Present address: M. J. Juan-Jordá, Recursos Marinos y Pesquerías, Facultad de Ciencias, Universidad de A Coruña, Alejandro de la Sota 1, 15008, A Coruña, Spain
Groundfish species associations with distinct oceanographic habitats in the Northern California Current
Article first published online: 15 DEC 2008
© 2008 The Authors.
Volume 18, Issue 1, pages 1–19, January 2009
How to Cite
JUAN-JORDÁ, M. J., BARTH, J. A., CLARKE, M. E. and WAKEFIELD, W. W. (2009), Groundfish species associations with distinct oceanographic habitats in the Northern California Current. Fisheries Oceanography, 18: 1–19. doi: 10.1111/j.1365-2419.2008.00489.x
- Issue published online: 28 JAN 2009
- Article first published online: 15 DEC 2008
- Received 1 May 2007 Revised version accepted 2 September 2008
- ecosystem-based fisheries management;
- northeast Pacific Ocean;
- oceanographic data products;
- oceanographic datasets;
- oceanographic habitats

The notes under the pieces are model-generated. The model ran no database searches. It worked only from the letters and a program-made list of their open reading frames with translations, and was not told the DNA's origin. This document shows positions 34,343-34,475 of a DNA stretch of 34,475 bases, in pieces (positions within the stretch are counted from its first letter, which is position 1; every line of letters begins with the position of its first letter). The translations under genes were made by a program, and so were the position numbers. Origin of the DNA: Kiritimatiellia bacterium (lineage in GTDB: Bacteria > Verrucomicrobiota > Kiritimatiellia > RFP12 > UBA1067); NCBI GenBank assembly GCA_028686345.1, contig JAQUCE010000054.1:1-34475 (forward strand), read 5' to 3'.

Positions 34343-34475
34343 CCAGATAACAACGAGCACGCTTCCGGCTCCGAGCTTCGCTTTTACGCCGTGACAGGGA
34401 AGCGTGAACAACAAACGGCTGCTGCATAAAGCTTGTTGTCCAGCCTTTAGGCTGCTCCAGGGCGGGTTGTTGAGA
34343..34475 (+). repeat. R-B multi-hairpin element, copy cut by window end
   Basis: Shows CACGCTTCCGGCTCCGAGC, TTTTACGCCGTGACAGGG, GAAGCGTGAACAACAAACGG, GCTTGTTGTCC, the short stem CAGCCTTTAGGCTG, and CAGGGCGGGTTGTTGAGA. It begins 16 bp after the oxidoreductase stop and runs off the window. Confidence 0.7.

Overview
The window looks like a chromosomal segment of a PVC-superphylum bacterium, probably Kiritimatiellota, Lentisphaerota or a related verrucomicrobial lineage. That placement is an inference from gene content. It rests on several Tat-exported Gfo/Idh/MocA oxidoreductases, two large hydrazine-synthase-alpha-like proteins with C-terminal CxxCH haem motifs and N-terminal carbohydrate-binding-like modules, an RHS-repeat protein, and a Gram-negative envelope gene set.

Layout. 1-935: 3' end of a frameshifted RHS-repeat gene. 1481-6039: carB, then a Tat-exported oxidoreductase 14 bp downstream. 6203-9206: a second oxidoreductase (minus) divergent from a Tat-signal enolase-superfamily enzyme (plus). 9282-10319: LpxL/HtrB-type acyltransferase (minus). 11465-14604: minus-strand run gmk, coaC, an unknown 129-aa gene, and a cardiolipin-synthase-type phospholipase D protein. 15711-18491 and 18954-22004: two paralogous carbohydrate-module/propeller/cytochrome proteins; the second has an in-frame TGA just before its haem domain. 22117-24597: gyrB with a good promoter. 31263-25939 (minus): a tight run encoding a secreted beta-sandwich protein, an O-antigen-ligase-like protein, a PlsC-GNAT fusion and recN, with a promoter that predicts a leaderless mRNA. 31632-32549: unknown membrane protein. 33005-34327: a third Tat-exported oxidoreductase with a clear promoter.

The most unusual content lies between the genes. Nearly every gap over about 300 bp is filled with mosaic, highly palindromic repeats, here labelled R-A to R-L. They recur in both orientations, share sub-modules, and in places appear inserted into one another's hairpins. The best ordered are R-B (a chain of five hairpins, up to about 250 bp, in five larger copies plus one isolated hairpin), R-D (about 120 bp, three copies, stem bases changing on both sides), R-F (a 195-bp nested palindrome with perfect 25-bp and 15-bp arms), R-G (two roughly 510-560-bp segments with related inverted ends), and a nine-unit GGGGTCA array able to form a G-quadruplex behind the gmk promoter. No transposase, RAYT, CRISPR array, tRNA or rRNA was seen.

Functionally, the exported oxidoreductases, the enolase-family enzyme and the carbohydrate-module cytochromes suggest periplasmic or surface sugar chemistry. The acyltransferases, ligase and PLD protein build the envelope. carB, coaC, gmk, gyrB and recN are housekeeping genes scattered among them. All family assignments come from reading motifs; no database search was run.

Ecosystem-based management places a strong emphasis on habitat, but little work has been done to examine how water column properties may influence the distribution, abundances and structure of groundfish assemblages. We identified and described oceanographic habitats in the northern California Current based on temperature, salinity, chlorophyll-a and the inherent variability in these factors. We then examined the distribution and the abundance of groundfishes in relation to these oceanographic habitats and conditions with the long-term goal of improving science for ecosystem-based management of the groundfish fishery of the west coast of the USA. Five summertime oceanographic habitats with distinct physical and biological characteristics were identified in the northeast Pacific Ocean off the northwest Coast of the USA: Offshore Habitat, Upwelling Habitat, Highly Variable Upwelling Habitat, River Plume Habitat, and Highly Variable Habitat. Overall, the species composition differed among the five oceanographic habitats, with certain groundfish species being highly indicative of some habitats; however, the majority of the associations were weak due to overlap of species distributions in the nearshore oceanographic habitats. In contrast, groundfish species showed strong associations with individual oceanographic factors, primarily depth, surface chlorophyll-a, and bottom salinity and temperature. In addition, latitudinal variations in upwelling intensity, river discharge and productivity led to the identification of three regions where high chlorophyll-a concentrations were associated with large abundances of specific groundfish species. The combined oceanographic datasets and data products that we produced have the potential to be a powerful tool for improving our knowledge of the west coast ecosystem.